"With the news out yesterday that they expect the U.S. may drop the tariffs on China, we saw a continuation of the move up in equities, and as a result, safe havens such as gold are weaker," said David Meger, director of metals trading at High Ridge Futures.
A Wall Street Journal report on Thursday suggested U.S. Treasury Secretary Steve Mnuchin mulled a tariff rollback during trade discussions with Chinese Vice Premier Liu He, scheduled for Jan 30.
Despite a quick denial by the Treasury, global stocks cruised to their highest in more than a month, while Wall Street got an additional boost from upbeat monthly manufacturing data.
"Gold did not break through the $1,300 resistance and since there is no catalyst to get us through there, some profit taking has come on as well," said Walter Pehowich, executive vice president of investment services at Dillon Gage Metals.
The dollar was headed for its first weekly gain in five, unfettered by New York Federal Reserve President John Williams' stance that the longest government shutdown was taxing the U.S. economy.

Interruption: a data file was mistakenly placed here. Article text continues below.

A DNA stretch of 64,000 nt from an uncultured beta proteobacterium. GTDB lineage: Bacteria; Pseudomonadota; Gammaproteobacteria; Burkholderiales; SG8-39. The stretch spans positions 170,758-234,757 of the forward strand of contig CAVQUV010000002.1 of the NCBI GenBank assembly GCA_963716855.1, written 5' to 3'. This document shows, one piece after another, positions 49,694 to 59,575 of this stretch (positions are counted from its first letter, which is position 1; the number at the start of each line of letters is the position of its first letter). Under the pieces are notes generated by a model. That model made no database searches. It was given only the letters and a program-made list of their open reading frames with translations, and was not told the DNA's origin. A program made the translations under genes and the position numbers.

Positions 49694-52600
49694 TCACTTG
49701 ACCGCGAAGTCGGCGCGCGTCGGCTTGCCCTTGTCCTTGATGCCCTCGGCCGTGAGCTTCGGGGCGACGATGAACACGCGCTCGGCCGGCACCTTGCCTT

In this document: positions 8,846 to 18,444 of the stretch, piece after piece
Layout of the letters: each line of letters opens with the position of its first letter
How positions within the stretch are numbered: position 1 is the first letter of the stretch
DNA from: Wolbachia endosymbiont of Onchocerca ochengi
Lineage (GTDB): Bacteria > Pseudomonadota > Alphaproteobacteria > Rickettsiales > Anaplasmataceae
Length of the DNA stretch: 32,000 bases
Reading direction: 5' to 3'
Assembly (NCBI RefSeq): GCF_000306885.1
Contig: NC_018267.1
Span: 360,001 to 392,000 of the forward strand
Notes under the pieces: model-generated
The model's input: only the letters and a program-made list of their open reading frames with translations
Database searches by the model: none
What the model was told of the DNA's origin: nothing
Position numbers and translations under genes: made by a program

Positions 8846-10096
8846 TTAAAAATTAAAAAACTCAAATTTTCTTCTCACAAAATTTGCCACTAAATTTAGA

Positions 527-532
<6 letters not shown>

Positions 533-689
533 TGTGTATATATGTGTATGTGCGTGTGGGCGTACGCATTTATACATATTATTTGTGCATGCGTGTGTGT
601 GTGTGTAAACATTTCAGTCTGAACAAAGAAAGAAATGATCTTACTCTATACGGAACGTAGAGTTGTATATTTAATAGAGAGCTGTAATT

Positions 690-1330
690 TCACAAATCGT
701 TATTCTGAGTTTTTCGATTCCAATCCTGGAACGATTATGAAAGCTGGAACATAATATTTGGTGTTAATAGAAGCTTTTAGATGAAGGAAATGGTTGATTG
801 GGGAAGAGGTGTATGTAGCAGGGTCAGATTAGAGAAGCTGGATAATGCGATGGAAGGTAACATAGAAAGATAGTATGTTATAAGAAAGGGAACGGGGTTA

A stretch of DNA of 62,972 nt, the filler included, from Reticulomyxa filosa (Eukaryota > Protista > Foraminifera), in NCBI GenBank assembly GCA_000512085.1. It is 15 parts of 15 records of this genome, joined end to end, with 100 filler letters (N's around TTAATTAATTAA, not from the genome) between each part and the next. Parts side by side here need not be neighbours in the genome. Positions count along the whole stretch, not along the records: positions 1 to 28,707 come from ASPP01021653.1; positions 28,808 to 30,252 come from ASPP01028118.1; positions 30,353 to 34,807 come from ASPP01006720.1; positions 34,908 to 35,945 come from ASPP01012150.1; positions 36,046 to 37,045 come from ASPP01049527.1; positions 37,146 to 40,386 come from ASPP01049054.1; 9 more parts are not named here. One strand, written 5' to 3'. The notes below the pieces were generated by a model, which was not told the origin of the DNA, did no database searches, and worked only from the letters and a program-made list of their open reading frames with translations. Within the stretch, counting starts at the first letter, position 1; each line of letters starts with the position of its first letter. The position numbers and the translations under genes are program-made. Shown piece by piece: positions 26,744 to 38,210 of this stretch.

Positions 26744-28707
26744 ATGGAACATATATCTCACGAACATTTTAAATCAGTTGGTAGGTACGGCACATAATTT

"People also hoped that the dollar index would sell off here but it hasn't, and that's another indication why we should take our profits. It has been a good rally," Pehowich added.
Elsewhere, autocatalyst metal palladium slipped 1.5 percent to $1,375 per ounce after hitting an all-time high of $1,434.50 on Thursday. The metal remained on track for its fourth straight weekly gain.
"Palladium went up too far and too fast. A lot of good news that had come out between negotiations and domestic car sales in China has dried up and caused a correction," Pehowich said.
The metal, used mainly in emissions-reducing catalysts for vehicles, is up more than 60 percent since a low marked in mid-August, having overtaken gold for the first time in 16 years early in December.
However, analysts remain bullish about the metal which has seen profuse demand for quite some time.
Holdings in palladium exchange-traded funds (ETFs) tracked by Reuters have nearly halved from January last year as people took delivery and sold or gave the metal for lease due to insufficient supplies, analysts said.
In other metals, platinum fell 1.1 percent to $796.50 per ounce, while silver fell almost 1 percent to $15.37, having earlier slipped to its lowest since Jan. 2. (Reporting by Arijit Bose and Harshith Aranya in Bengaluru; Editing by David Gregorio and Chizu Nomiyama)
© Reuters News 2019